Federal Ministry of Water Resources in collaboration with the Federal Ministry of Health and Standard Organisation of Nigeria (SON), have launched the Nigerian Standard for Drinking Water Quality (NSDWQ), which was approved in 2007. Speaking during the launch of the NSDWQ in Abuja, minister for Water Resources, Engr. Suleiman Adamu, said the standard sets limits for constituents and water contaminants that are hazardous to health.

He said the NSDWQ would also provide guides to meeting the mandatory limits and assigned institutional responsibilities including enforcement to stakeholders in line with their statutory obligations.  Adamu however observed that much has not been done in respect to enforcement of the standard with water producers carrying on with business as usual without regard for the quality of drinking water supplied to the people.

“In the revised standard which we are launching today, the Federal Ministry of Water Resources has been assigned the responsibility of enforcement and we are working assiduously to speed the process of upgrading the water quality laboratories located at Lagos, Akure, Kano, Minna, Enugu, and Gombe alongside the completion of additional six laboratories in Maiduguri, Sokoto, Makurdi, Umuahia, Asaba and Port Harcourt,” he stated.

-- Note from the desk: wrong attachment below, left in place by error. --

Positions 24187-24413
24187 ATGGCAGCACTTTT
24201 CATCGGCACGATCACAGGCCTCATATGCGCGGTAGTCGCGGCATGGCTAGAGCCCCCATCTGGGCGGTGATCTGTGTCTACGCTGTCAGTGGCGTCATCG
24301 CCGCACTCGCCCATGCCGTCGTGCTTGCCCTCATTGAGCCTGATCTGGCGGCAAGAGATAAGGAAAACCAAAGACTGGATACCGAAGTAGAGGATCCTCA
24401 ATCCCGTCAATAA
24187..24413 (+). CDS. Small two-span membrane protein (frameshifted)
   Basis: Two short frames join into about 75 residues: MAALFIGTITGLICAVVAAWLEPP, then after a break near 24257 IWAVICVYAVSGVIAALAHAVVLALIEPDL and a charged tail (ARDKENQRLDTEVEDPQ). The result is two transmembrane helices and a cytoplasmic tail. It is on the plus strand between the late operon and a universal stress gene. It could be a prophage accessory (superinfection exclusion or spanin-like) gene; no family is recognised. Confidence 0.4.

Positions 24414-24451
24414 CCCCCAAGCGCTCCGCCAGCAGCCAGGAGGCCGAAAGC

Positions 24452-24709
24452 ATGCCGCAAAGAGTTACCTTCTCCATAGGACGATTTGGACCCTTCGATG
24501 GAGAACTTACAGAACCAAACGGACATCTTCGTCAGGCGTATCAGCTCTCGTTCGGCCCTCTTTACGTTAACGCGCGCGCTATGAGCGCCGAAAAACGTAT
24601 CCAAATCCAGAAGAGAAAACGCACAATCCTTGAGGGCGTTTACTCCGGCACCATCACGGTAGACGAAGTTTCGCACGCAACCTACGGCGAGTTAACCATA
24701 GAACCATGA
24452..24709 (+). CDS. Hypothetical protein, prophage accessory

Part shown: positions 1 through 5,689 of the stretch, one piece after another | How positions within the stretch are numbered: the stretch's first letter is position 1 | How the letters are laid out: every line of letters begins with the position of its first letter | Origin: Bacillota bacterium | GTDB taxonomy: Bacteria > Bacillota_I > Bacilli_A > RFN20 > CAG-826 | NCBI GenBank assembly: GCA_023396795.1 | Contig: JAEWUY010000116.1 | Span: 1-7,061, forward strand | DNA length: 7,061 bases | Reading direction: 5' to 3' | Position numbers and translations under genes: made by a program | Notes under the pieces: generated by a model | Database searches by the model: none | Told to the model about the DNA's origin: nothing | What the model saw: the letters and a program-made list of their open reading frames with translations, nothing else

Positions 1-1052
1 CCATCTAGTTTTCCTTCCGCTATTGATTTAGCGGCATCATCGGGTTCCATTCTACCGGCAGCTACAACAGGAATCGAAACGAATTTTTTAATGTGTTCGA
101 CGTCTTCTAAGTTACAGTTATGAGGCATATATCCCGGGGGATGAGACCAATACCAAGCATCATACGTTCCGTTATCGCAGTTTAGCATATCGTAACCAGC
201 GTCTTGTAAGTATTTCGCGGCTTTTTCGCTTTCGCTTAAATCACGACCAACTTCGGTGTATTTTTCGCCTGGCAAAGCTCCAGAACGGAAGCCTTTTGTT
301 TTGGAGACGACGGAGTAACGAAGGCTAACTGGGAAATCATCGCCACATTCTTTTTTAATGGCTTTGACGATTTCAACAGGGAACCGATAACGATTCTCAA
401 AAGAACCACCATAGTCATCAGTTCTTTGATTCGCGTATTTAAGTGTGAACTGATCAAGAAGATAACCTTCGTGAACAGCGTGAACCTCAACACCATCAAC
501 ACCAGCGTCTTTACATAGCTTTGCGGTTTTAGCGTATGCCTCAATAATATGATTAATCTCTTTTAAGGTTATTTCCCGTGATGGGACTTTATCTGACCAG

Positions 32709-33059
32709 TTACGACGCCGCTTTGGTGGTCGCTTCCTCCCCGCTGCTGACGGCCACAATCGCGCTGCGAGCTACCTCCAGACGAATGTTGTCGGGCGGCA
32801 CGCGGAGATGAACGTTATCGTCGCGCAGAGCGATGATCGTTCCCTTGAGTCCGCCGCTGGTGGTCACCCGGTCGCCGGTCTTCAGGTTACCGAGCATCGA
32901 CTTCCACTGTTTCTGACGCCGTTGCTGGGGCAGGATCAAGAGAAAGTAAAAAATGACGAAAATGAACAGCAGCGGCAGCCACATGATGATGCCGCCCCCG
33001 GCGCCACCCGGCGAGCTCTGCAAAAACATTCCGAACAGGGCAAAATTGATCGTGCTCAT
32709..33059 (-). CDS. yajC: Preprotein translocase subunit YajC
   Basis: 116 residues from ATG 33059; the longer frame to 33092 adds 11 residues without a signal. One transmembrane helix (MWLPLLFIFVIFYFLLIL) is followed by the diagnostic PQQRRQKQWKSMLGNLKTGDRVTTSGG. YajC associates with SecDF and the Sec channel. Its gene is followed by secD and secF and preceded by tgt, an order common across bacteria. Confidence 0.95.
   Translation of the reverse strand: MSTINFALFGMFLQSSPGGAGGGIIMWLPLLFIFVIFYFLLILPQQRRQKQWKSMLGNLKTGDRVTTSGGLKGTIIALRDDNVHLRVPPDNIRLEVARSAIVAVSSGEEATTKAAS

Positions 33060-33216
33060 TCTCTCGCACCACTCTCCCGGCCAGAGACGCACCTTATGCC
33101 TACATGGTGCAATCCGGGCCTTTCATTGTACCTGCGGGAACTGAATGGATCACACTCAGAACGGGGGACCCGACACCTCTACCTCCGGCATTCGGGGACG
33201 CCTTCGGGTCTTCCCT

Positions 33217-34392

He expressed hope that the passage of the National Water Resources Bill, which is currently receiving attention in the National Assembly, will provide for effective management of drinking water supplies across the country. According to him, the holistic management of the entire water chain has taken into cognizance the contributions of other wash interventions such as positive change in the Community Led Total Sanitation (CLTS) and hygiene promotion as positive change in the community behavioral trend would certainly improve the quality of drinking water across the water chain.

“Compliance to the provision of the standard will help address the death of water quality data in the country, leading to generation of water quality data across the country that will be collated and used in populating the National Water Information System (NAWIS) housed in the ministry. This will aid the development of coherent public health-centered policies,” he concluded.